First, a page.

Veterans sometimes deal with a tough process during their exit from the military. Finding new job opportunities, looking to finish their degrees, and trying to reestablish relationships in the civilian world are all challenges.
Additionally, finding a physical activity can be hard as well; that’s why a group of veterans created the Columbia Warriors hockey team. The group was founded in 2017, looking to give veterans an opportunity to make new friendships with people of the same background.
Victor Rodriguez was a big force in helping create the team, making their jerseys, logo and website. The growth, for Rodriguez, has been a humbling.
“That kind of growth and acceptance of the mission. Super cool.”
Victor served in the Marines in the early 2000s until 2015, when an injury forced his exit. Having never played hockey, Rodriguez said that the fellow veterans as well as the regular crowd of players taught him just about everything they could. Now he skates at the same level as most who play on Thursday nights in Irmo.
Rodriguez, as well as a few others with the Warriors all said that since its formation, one “mission” has always been in mind, creating comradery similar to their days of service. The team started with only ten but has grown significantly to over 40 veterans of almost every branch.
Rodriguez said that he can feel similarities between service and the sport; the attention to detail needed to succeed, is the same as his former job as a recon man for the Marine Corps. The team room talks, which has turned into the locker room talks, feel the same as chatting it up with his fellow service men and women.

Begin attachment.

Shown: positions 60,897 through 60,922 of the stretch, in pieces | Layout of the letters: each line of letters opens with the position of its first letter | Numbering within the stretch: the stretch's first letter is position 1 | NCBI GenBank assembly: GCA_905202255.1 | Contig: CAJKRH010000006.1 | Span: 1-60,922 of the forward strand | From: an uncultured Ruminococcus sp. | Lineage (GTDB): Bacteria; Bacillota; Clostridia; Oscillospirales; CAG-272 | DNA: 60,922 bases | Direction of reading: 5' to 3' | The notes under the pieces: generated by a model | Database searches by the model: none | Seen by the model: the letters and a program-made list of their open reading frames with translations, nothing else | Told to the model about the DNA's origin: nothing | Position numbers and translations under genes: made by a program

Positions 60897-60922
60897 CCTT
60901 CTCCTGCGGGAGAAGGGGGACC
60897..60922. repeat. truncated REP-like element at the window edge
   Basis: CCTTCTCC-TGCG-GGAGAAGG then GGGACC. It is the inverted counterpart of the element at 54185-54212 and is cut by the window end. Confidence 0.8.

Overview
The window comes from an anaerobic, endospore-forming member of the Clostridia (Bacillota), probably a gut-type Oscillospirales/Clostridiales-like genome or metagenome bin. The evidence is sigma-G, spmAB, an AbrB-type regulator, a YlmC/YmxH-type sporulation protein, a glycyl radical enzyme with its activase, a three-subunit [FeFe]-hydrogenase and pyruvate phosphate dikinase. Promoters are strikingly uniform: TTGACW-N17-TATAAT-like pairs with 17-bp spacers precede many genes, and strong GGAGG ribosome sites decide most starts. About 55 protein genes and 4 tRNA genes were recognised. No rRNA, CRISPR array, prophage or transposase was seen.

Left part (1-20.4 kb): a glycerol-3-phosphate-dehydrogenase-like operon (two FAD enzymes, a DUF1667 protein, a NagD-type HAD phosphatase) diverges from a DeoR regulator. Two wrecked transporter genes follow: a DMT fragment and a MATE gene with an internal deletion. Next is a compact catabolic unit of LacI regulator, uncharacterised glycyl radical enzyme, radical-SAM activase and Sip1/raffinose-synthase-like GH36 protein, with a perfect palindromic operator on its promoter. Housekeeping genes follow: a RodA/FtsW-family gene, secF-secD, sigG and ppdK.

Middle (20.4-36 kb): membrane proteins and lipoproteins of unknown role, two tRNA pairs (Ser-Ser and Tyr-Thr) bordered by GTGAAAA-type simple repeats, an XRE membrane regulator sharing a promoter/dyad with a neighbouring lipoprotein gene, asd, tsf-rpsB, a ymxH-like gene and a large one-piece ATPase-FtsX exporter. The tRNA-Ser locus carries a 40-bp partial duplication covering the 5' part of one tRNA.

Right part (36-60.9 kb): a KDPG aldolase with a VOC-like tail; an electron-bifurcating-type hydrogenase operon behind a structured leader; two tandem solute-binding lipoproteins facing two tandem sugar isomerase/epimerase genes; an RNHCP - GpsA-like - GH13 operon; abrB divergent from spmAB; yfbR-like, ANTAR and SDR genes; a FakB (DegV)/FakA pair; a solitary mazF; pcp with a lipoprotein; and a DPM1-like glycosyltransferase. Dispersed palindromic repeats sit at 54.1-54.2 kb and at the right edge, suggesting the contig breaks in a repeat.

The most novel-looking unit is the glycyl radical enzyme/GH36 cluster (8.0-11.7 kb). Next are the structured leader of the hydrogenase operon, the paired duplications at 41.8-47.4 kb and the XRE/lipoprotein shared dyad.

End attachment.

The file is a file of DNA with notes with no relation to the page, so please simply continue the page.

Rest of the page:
Jared Evans, who helped found the Student Veteran Association for the University of South Carolina, thinks the Warriors have created an amazing opportunity.
“A sense of belonging goes a long way with veterans. I think one percent of the country serves right? So, you’re in a kind of small band of brothers and sisters who have done what you’ve done.”
Evans, also a Marine Corps veteran, said that the military bond is different: everything from the sense of humor, to how they operate. Having those bonds carries a lot of power for Veterans.
Rodriguez has developed an extremely close personal attachment to the program. It’s not just showing up to play hockey, enjoy drinks and go home. The team means a lot more.
“It’s home. It’s home. It feels like I never left the military.”
The home environment that he feels has stuck with a lot of others. What is usually just a competitive, fun natured sport, carries emotion, and a very close tie to those who want to experience the same feeling they shared when they made the choice to serve their country.